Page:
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  • Writer's picturePrisca Liliane Ltd. Co.

The Non-Religious Friend.

Updated: Jan 2, 2023

By: Prisca Liliane

As the weather changes, and the months turn- I begin to become anxious about the holiday season. Not to say that I don’t enjoy some good sorrel and kremas (shout out to my fellow Yardie and Zoe bredren!)- But, I am not religious… AT ALL. It took me a several years to be able to articulate why I never had that “feeling” that everyone else seemed to have when they were inside or around religious spaces. I would engage with the messages, even could blurt out scriptures- but none of it ever resonated with me. Even though I absolutely LOVE holiday socials and gatherings, I do not adhere to, nor believe in “the reason for the season”.


My father was raised Seventh Day Adventist in Jamaica, while my mother was raised Roman Catholic in Haiti. My brother and I were raised in my mother’s faith, while dad attended mass with us from time to time. Contrary to popular belief, two Black people who are NOT of the same exact faith system, can engage in a LOVING and fulfilling marriage. My parents were together almost 30 years- and never, ever were there any awkward shenanigans going on in our home. To be honest, my parents took the “Are You There God? It’s Me Margaret?” approach- shout out to Judy Blume! Although I attended mass and communions, it was never a requirement for me to go. If I chose to go, cool, if not- no one seemed to care. All my parents worried about was if their children were well fed, clothed, good citizens and had good morals. Faith in a higher power wasn’t the center of our world.

As I entered into high school and undergrad, I thought I was Atheist. I even proclaimed it. This “belief” all came about after my mother died in a car crash while I was in middle school. I loathed all things faith based. To make matters worse, I engulfed myself in reading more about colonialism, nationalism and the trans-Atlantic slave trade. All I was consumed with was what happened BEFORE my people were brought to the islands? What did we believe in prior to? All of the books I read, documentaries watched and museums I visited- prompted me to never, ever “believe” in what I did as a child again.

By fall 2006, I was a 19 years old sophomore living off campus, and thought I was grown and knew it all. One of my required courses was “Sociology of Race and Prejudice”. In that class, was when I realized, I was NOT alone in my non- religious beliefs. Through my matriculation in undergrad, I also realized I did not act like, nor think like my friends who were religious. To me, some of them were actually extremely vile and nasty acting- but that’s another article for another day! HAHA! All I knew was, that I was fortunate enough (in my eyes), to not be raised super religious and/or spiritual. I was given the freedom to explore and research other faiths and spiritual entities unlike my own.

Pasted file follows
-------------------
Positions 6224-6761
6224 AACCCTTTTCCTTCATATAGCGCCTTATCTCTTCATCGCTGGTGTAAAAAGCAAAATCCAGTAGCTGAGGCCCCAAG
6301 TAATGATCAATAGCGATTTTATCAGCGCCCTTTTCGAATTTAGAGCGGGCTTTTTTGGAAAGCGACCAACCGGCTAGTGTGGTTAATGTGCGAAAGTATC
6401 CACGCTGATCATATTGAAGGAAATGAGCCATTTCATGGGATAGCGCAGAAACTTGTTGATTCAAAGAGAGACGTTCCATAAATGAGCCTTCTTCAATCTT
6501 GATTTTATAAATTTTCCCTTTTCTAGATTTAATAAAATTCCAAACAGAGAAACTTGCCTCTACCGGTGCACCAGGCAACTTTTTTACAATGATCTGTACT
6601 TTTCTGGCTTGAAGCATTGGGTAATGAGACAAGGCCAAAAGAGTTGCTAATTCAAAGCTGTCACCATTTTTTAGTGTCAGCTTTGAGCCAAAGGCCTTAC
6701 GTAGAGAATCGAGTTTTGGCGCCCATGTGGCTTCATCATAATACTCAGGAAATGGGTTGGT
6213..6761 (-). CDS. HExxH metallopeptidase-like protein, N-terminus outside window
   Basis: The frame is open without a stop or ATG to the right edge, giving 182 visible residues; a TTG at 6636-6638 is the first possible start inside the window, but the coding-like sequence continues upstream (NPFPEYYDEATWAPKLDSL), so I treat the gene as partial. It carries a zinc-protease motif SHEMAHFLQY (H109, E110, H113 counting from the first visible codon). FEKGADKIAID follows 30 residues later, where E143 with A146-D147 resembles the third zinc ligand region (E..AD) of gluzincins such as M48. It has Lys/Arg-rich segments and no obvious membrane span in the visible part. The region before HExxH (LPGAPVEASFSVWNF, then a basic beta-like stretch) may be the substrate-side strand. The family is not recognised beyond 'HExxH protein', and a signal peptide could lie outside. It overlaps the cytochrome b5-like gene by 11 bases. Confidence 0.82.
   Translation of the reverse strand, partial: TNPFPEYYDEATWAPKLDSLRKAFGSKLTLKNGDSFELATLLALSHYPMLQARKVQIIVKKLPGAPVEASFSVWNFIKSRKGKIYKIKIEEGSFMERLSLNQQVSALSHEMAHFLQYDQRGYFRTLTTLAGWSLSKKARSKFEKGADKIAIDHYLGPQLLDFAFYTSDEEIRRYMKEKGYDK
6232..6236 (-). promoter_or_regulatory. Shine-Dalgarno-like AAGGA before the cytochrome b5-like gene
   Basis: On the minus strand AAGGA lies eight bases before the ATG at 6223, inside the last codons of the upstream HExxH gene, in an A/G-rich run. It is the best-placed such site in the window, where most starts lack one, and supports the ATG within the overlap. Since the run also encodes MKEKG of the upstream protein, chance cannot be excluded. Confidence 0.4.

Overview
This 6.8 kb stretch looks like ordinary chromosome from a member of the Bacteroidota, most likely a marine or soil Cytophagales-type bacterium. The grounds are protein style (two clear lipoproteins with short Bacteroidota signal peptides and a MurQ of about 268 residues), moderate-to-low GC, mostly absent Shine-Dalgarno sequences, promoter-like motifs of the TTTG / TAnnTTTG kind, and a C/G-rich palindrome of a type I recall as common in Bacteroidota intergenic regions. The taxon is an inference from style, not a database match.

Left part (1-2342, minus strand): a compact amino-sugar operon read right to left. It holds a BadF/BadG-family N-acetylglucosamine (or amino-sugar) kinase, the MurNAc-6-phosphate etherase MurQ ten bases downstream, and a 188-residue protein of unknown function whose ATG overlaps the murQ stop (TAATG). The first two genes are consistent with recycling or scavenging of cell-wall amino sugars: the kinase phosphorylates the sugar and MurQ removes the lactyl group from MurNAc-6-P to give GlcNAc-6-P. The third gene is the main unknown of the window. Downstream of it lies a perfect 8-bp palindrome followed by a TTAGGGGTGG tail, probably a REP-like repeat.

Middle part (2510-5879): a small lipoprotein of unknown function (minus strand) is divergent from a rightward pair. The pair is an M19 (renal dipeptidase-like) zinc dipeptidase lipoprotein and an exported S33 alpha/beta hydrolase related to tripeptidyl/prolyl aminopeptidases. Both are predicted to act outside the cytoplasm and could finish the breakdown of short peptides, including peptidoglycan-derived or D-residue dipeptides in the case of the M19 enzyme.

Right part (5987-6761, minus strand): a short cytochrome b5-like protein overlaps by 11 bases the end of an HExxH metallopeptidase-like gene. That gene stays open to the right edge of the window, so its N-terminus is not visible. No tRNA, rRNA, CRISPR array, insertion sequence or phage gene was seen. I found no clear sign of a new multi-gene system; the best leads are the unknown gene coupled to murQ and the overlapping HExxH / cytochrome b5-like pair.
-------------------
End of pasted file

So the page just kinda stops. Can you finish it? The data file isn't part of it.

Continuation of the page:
I “came out of the religious closet” to my father and my friends in 2008. By then I was able to articulate my non beliefs in a “matter of fact” and educated manner. I began to explore to different faith systems of my Caribbean ancestors and haven’t looked back since. Today, I prefer to be labeled Agnostic or Humanist. While I still do not adhere to anything in particular, I am sure I confuse some people. Very recently, I have been attending church and attending bible study. It’s quite different listening and being around “that crowd” as an adult. Honestly, I have no issues with hearing a good message. I think it is a wonderful experience to be able to soak up good vibes and learn from other people unlike myself. Matter of fact, my mentor growing up was Jewish and she taught me about her faith and the Holocaust. I have been blessed to have been able to learn about all different spiritual and religious spaces. I have enjoyed them all.

Without religion, I am just as loving, caring and personable. I’ve got a ton of nieces, nephews and god babies’ that I adore and care for. If anyone is ever curious, you should step out of your box and explore other spaces. It doesn’t hurt to interact with people who don’t think and feel the same way as you do. Black people, we are NOT a monolith. All of us do not like the same music, eat the same foods or believe in the same politics. We all have different experiences that make us great and unique. I am ever grateful to my father and my friends and family who accept me as I accept them. We all love each other and also RESPECT each other. That is what it is all about at the end of the day.

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